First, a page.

After more than 10 years and two failed attempts, I finally finished Umberto Eco’s murder mystery The Name of the Rose.
Published in 1980, The Name of the Rose is the retelling of a Benedictine monk about a series of strange events that he and his master Brother William investigated while traveling through a Franciscan monastery in 1327. Adso, a novice Benedictine monk and narrator of the story recounts murders he and Bro. William encountered in the monastery and tries to make sense of the strange events. With the help of his Sherlock Holmes-like deductive ability, Bro. William adeptly solves the mystery of the murdered monk only to reveal a highly complicated plot that goes back hundreds of years before the bizarre incidents.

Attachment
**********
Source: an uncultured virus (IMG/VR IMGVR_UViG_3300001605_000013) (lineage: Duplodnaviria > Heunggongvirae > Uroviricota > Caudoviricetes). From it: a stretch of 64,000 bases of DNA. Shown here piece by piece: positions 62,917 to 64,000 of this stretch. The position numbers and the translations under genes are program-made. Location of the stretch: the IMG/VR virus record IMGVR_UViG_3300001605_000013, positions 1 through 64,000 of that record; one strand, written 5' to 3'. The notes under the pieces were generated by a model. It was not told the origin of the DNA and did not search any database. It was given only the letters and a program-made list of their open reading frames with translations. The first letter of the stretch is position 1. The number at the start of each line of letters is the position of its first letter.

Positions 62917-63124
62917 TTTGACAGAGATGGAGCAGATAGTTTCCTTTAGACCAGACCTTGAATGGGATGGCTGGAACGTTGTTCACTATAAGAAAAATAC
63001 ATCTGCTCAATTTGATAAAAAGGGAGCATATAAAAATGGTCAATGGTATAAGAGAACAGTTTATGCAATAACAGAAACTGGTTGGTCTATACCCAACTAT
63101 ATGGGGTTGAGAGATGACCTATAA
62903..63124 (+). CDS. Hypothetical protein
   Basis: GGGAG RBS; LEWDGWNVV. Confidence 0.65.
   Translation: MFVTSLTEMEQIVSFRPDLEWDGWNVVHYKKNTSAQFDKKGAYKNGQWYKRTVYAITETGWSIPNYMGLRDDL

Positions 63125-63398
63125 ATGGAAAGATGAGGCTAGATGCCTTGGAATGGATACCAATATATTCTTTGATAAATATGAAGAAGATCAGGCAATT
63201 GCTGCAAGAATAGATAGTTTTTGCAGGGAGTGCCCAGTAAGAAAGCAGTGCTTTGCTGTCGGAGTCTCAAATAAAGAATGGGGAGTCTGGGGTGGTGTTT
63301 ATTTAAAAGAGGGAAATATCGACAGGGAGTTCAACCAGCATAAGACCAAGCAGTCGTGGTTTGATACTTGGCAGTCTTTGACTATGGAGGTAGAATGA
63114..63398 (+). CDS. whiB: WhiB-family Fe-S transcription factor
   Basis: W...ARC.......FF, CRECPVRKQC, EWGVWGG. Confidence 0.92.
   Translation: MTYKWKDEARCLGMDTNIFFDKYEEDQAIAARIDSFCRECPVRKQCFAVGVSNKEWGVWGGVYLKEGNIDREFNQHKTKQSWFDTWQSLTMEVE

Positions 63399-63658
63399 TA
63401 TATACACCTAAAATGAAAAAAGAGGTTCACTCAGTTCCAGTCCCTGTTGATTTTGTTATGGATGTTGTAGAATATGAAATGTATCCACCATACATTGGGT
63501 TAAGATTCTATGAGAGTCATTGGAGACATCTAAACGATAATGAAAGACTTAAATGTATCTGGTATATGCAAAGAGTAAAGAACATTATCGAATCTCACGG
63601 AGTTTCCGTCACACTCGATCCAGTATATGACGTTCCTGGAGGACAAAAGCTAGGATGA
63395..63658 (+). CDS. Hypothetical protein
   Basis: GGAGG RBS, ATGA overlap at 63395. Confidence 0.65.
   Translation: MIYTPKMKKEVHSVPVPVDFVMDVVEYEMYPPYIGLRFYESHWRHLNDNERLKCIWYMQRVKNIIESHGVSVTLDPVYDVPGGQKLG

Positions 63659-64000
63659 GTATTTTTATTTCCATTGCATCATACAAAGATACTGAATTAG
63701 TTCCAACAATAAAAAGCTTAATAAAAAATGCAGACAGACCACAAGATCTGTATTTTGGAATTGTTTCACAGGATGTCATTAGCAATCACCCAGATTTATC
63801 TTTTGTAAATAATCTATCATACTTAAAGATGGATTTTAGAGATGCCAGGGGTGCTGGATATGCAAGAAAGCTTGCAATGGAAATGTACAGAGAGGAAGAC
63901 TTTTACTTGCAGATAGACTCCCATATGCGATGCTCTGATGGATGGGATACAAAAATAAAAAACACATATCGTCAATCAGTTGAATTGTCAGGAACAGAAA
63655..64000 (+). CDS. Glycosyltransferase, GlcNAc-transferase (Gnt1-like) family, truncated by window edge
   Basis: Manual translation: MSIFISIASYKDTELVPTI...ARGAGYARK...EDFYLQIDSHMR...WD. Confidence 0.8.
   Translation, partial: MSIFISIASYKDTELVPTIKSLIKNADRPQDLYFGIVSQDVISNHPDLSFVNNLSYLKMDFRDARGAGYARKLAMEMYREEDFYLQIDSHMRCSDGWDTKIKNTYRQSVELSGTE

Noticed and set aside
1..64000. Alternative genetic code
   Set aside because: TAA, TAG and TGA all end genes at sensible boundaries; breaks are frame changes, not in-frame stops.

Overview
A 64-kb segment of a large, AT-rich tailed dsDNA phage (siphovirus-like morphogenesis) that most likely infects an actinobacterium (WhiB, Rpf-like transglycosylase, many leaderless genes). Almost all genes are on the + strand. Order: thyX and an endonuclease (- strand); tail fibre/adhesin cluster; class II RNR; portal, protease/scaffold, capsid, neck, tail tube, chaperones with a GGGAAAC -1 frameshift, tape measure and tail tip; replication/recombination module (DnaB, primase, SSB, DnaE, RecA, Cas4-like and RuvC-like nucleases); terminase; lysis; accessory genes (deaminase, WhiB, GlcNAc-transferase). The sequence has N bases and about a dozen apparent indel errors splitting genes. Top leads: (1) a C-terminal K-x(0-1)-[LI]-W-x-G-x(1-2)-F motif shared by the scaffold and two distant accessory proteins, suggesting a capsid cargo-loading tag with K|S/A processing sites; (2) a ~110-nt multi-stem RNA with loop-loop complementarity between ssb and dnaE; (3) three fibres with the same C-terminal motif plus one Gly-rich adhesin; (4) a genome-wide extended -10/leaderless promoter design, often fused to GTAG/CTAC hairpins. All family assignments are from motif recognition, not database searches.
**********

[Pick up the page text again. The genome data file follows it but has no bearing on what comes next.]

Although seemingly a murder mystery novel, it focuses less on the mystery and more on philosophical and religious discussions on poverty, the different types of love and heretics, and on whether or not Jesus ever laughed. The novel is also about books, ancient manuscripts, and a very mysterious and “enchanted” library.
The premise of the story is very interesting, but Adso’s narrative and the rather long philosophical discourse make this novel a chore to read. After the discussions on the reasons for and manner of the death of the monks, the ending was a bit disappointing and left me feeling cheated. Still, I consider my completion of this novel one of my very few bookish accomplishments.
The Name of the Rose (1980) – Umberto Eco
Personal rating: 3/5